In the Carib language of her first inhabitants, her name means "island of flowers." And Martinique's landscapes of seaside villages, green-clad volcanic mountains and hills are indeed adorned with a profusion of blossoms: bougainvillea, hibiscus, bird of paradise, anthuriums and more.
In colonial times, France and Britain vied for Martinique, but in the 20th century, the island became a department of France -- thus Martinique is as French as the Riviera --visitors will find gendarmes on the streets, baguettes in the bakeries, and Lancome and Louis Vuitton merchandise in the stores in the capital of Fort-de-France. African influences, most of present-day inhabitants are descendants of slaves, and New World roots have created a vibrant Creole ambiance, evident in the cuisine, music and traditions of the island.
Most ships dock at the Pointe Simon Cruise Dock in the heart of Fort-de-France. Highlights within walking distance include La Savane Park, with formal gardens and a marketplace of handicrafts, at the eastern edge of the city; the Bibliotheque Schoelcher, named for a revered abolitionist, an elaborate structure by French architect Henri Pick, across from the park on 21 rue de la Liberte, and Cathedrale St-Louis, also by Pick and dating from the 19th century, on rue Victor Schoelcher at rue Blenac. Fort St.-Louis, on a promontory east of La Savane, is another must-see, dating from the 17th century and protecting Fort-de-France from Dutch and British attacks.
Beyond Fort-de-France are two landmarks for which Martinique is best known: La Pagerie, the birthplace of Napoleon Bonaparte's Josephine, and St. Pierre, "the Pompeii of the Caribbean." Visitors can tour La Pagerie at the village of Trois Islets, where Josephine, Napoleon's "Petite Creole," see her family's estate and plantation, and view in the museum her personal effects including a passionate love letter from Napoleon. What remains of the town of St. Pierre, is another must. Once known as the "Paris of the West," the town was destroyed by the eruption of the volvano Mt. Pelee in 1902.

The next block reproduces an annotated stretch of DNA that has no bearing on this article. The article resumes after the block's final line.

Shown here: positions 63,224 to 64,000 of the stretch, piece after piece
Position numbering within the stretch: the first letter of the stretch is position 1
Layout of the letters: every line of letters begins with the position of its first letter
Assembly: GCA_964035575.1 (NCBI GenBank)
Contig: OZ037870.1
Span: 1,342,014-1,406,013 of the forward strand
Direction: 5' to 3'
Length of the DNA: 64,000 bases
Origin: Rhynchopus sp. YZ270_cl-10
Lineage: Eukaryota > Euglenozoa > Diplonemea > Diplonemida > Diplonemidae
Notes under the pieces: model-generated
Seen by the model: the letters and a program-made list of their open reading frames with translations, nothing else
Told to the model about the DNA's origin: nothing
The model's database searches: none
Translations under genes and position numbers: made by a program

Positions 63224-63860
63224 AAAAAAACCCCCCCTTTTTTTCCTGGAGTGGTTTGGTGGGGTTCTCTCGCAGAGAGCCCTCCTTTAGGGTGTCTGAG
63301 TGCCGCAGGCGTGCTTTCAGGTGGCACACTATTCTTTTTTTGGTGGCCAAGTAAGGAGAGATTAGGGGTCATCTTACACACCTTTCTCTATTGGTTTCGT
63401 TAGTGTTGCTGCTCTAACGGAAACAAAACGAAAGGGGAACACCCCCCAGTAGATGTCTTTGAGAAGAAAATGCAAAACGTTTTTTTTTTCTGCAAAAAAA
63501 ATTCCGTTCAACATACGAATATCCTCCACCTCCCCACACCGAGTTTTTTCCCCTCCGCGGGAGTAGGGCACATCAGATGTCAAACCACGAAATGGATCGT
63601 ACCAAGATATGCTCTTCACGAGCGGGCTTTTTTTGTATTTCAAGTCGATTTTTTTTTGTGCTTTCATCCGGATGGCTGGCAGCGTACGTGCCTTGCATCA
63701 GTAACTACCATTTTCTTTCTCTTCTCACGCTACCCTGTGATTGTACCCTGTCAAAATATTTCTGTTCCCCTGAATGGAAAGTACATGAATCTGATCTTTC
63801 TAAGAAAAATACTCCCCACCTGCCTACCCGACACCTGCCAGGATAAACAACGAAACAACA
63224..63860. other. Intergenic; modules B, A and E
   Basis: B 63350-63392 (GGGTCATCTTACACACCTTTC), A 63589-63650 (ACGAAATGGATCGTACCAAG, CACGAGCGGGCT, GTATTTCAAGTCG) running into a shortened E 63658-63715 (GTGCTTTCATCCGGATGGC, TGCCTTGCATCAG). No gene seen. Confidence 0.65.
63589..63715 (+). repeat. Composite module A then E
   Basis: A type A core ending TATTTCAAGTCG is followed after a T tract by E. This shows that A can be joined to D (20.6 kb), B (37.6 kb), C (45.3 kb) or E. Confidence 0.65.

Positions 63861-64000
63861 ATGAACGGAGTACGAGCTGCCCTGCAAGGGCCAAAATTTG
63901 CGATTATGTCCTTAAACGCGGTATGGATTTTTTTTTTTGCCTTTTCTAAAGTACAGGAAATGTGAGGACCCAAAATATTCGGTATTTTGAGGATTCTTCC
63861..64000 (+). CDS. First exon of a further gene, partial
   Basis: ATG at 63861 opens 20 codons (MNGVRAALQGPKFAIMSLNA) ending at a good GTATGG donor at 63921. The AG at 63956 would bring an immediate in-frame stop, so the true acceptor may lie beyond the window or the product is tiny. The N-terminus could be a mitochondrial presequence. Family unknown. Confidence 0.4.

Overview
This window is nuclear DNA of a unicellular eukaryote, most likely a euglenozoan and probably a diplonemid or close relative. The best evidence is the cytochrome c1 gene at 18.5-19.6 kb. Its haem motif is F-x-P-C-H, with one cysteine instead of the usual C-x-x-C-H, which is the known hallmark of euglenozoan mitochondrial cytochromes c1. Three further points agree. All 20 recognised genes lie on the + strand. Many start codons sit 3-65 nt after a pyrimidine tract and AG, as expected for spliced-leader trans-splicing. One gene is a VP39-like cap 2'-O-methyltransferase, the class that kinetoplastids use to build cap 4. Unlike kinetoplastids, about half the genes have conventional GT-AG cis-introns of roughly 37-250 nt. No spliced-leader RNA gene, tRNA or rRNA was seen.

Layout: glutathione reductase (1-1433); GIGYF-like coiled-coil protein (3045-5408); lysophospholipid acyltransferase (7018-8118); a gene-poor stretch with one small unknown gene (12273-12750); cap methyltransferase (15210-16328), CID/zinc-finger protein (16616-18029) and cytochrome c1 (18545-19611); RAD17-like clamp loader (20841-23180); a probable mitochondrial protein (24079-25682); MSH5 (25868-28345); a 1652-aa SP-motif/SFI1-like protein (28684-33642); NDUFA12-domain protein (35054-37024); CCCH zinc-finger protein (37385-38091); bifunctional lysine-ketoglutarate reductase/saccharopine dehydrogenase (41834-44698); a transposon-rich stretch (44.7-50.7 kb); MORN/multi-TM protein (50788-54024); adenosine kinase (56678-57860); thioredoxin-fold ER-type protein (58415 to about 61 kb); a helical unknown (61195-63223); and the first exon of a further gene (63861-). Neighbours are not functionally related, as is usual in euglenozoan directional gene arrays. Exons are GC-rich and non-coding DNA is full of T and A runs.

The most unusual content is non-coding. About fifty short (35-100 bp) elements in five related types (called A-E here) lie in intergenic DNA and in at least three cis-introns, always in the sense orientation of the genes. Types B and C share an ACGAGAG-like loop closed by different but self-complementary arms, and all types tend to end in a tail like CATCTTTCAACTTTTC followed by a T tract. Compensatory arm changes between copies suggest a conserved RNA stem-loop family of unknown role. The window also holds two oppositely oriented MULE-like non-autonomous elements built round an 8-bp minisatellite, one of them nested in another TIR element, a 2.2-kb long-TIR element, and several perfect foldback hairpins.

The eruption killed all but one of St. Pierre's 30,000 inhabitants (the sole survivor was saved because he was incarcerated in a dungeon). The ruins of St. Pierre and a small museum with exhibits chronicling the disaster are stops on many island tours of Martinique sold onboard ships. Stops on island tours also include the church Sacre Coeur de Balata, inspired in the Sacre Coeur church of Montmartre, and offering views of Fort-de-France. Nearby, the Jardin de Balata is a botanical garden with 200 species of plants and blooms. Independents who are art lovers may wish to check out the Musee Paul Gauguin, on Anse Turin, near the hut the French painter occupied during a five-month stay on the island in 1887.
Other popular shore excursions on Martinique include tours to rainforests and plantations, visits to a rum distillery, hikes, horseback riding, and beach sojourns (one of the best beaches is Grand Anse des Salines, south of Fort-de-France).
Island flavors include the luscious fruits including mangoes and papayas, French cuisine in such restaurants as La Belle Epoque on route Didier in Fort-de-France and Creole dishes at such restaurants as La Ville Creole on Anse Mitan.
Cruise lines that visit Martinique include Carnival, Celebrity, Holland America, Norwegian, Princess, Royal Caribbean, Seabourn, Silversea and Star Clippers.
IF YOU GO -- For additional information on Martinique, visit www.martinique.org.Copyright © 2014, The Baltimore Sun